This word, “It is finished,” reminds us that there is nothing more that needs to be done, or even can be done, for our salvation. Christ has done it all, and our part is simply to receive His completed work through Word and Sacrament. By nature we tend to think that we should have something to contribute to our own salvation. We tend to think that our living a good life should be part of how we “get right with God.” That’s the idea that keeps people away from Church or away from Holy Communion sometimes, because they think that they need to do something, to achieve a certain level of sanctification, before they can come and share in God’s blessings to us. But Jesus tells you in this text that none of this is necessary. He makes you right with Him. Everything that is necessary was done by Him on the cross. Your salvation is completed. Heaven is open to you. Your sins are paid for. It is finished. And the Word and Sacraments you receive here are not something you do to please Him or get right with Him, rather they are the means by which He comes to you to give you the blessings He won for you, blessings which were perfected and completed on the cross.

And so we see that Good Friday is not the opposite of Easter at all. The salvation and the eternal life which we will celebrate on Sunday were won on Good Friday. Christ couldn’t have been resurrected as the firstfruits of the new creation, the new heavens and the new earth, if He had not first died to this old world and all of its sin and death. Yes, it was our sin that put Him there. It was the punishment we deserved that He suffered. But it was a victorious suffering. It was a suffering that freed us from suffering. It was a death that freed us from death. Christ bore our sin so that we can share in His righteousness. He who was not a sinner and therefore not subject to death died to free us from the eternal death that we deserved. If Christ had not died on Good Friday, He would not have risen on Easter Sunday. The joy and the wonder of Easter, the celebration of new life which has been granted to us who have been made partakers in Christ our risen Lord, is not possible without the death of Christ on the cross. You can’t resurrect something that hasn’t died. Christ’s death on the cross was necessary for our salvation just as our own deaths to sin in Holy Baptism are necessary for us to receive the newness of life which God grants us through water and the Word.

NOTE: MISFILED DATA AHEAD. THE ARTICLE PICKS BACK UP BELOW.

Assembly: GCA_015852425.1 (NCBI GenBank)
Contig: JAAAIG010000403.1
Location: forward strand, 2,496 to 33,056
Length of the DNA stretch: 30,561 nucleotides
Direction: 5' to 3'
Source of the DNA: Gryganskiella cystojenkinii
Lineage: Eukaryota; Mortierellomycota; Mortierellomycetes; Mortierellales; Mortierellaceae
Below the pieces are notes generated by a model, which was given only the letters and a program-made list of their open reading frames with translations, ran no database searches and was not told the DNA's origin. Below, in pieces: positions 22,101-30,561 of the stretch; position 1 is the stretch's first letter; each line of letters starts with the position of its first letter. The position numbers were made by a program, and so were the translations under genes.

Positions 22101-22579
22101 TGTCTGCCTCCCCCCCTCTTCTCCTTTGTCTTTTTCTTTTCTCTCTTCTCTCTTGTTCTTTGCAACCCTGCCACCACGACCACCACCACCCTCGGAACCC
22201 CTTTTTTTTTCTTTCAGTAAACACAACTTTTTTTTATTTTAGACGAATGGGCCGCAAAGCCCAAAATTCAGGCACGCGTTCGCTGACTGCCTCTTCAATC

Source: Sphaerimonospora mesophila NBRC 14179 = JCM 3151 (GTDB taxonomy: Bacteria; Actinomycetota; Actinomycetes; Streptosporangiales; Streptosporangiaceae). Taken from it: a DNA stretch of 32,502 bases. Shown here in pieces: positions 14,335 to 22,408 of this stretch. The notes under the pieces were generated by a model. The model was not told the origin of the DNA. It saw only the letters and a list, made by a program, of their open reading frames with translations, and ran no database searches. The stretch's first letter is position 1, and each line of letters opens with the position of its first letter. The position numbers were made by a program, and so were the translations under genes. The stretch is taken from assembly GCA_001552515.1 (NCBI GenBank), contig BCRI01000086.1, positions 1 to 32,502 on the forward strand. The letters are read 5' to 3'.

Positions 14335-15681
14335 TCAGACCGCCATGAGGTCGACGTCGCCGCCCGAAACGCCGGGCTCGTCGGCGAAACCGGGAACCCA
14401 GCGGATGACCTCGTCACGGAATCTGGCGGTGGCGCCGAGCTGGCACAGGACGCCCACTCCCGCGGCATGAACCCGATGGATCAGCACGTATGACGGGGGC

It is only because Christ dies that the Church is born. It is only because He sheds His blood that the Church can be cleansed in it and renewed. It is only when water and blood come forth from Christ’s side that we are able to be partakers of that water and that blood through Holy Baptism and through the Lord’s Supper. The sacraments which gave us birth in the faith and which nourish and sustain our faith have their root in the death and resurrection of Jesus Christ. Just as Eve was born out of the side of Adam, whom the Lord caused to fall into a deep sleep and took one of his ribs and formed the woman from it, so also the Church, the bride of Christ, is formed when Christ sleeps the sleep of death and from His side comes out the elements from which the Church is reborn into eternal life. Here is the tree of life, which, if a man eat of its fruit, he will live forever. This tree, the tree of the cross, bears a fruit that gives us eternal life itself, the fruit of Christ’s body and blood, given us in the Lord’s Super. Here, on the cross, is the source of our eternal life. Here is the center of our salvation. We eat that which was broken for us, and drink what was shed for us, and in so doing we receive the perfect, complete, and, yes, finished salvation which He won for us today. Amen.

✠ Soli Deo Gloria ✠

Thursday, April 9, 2009

Maundy Thursday

Sermon on John 13:1-15, 34-35
For Our Savior Lutheran Church of Norwood Park, Chicago, IL
April 9, 2009 (Maundy Thursday)